ResearchOur partnerships with the Autism Research Centre at the University of Cambridge and other leading researchers ensures that our work is underpinned by world-class research.
The Autism Centre of Excellence at Cambridge (ACE) works in partnership with Cambridge University’s prestigious Autism Research Centre (ARC) and its collaborators at leading universities and research institutions worldwide.
We are committed to funding research projects that will translate into evidence based services and transformational support, via large-scale delivery partners, to improve the lives of autistic people and their families.
Building on a history of research excellence
The Autism Research Centre has over 25 years of autism research experience, often supported by our predecessor, the Autism Research Trust. It has conducted world-class research in many areas, including vulnerability, interventions, screening and diagnosis, perception and cognition, neuroscience, genetics and hormones.
Research that autistic people find valuable
We consult autistic people about each of our research projects to ensure our work is relevant to their priorities. This is likely to cover a range of disciplines, including psychology, education, clinical services, mental health, vulnerability, policy, genetics, neuroscience, molecular biology, and endocrinology (the study of hormones).
If you are interested in how we listen to autistic people and their families, visit our Advisory Board page, where you can also register your interest in joining.
A research call to underpin our suicide prevention initiatives
In June 2023, we made a significant investment in suicide prevention for autistic people, launching an open research call. This invited UK-based researchers to submit research proposals to help us reduce the number of autistic people who die by suicide. Applications could be up to a value of £250K and – given the urgency of the topic – were expected to provide results as quickly as possible. Details on successful research studies will be available in September 2023.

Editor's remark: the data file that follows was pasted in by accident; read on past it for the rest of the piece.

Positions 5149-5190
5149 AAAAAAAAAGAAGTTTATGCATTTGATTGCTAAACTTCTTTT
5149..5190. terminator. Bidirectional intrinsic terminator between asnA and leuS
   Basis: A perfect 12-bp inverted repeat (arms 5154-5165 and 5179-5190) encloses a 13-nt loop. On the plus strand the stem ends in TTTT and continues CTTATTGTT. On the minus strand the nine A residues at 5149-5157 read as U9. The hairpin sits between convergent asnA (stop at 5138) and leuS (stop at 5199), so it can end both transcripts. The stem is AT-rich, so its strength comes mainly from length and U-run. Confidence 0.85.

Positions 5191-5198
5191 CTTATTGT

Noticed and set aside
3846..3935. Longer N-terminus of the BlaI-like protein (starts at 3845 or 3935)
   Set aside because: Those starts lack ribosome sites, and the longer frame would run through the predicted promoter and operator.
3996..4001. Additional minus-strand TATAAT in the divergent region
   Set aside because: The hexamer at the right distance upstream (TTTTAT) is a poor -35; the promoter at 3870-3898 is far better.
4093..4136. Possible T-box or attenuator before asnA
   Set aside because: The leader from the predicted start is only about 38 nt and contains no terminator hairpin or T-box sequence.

We are also collaborating with researchers at the Universities of Bournemouth, Nottingham and Newcastle, on an upcoming survey to explore the experiences of autistic people who have either considered or attempted suicide. If you are interested in hearing about this work as soon as it is launched, please sign up to our mailing list.
£1 million for research on Music Therapy
The Autism Centre of Excellence at Cambridge has funded a £1 million randomised control trial of music therapy for autistic children, which has the potential to improve the lives of autistic people, especially in relation to wellbeing and improved day-to-day living skills.
Should the study find that music therapy is effective and acceptable to autistic people, we will work with provider organisations to make this therapy more widely available.
Vulnerability, mental health and autism
Autistic people have social and communication difficulties and different thinking styles that could leave them at greater risk of being vulnerable – for example, being exploited socially by others or misunderstanding others’ communications to their own disadvantage. This project aimed to explore areas of vulnerability and the triggers of these, in both autistic children and adults.
Researchers at Cambridge University’s Autism Research Centre developed the Vulnerability Experiences Quotient (VEQ) as both a self-report measure for adults over 16 years old, or as a parent-report measure for children under 16 years old. Hundreds of autistic adults took part and results were presented at the International Society for Autism Research (INSAR) in 2018. Autistic adults showed higher rates of vulnerability in all 10 areas of everyday life (from schooling, the work place, in close relationships, in health, in the criminal justice system, among other areas), and had higher rates of mental health difficulties. Furthermore, scores on the VEQ mediated poor mental health.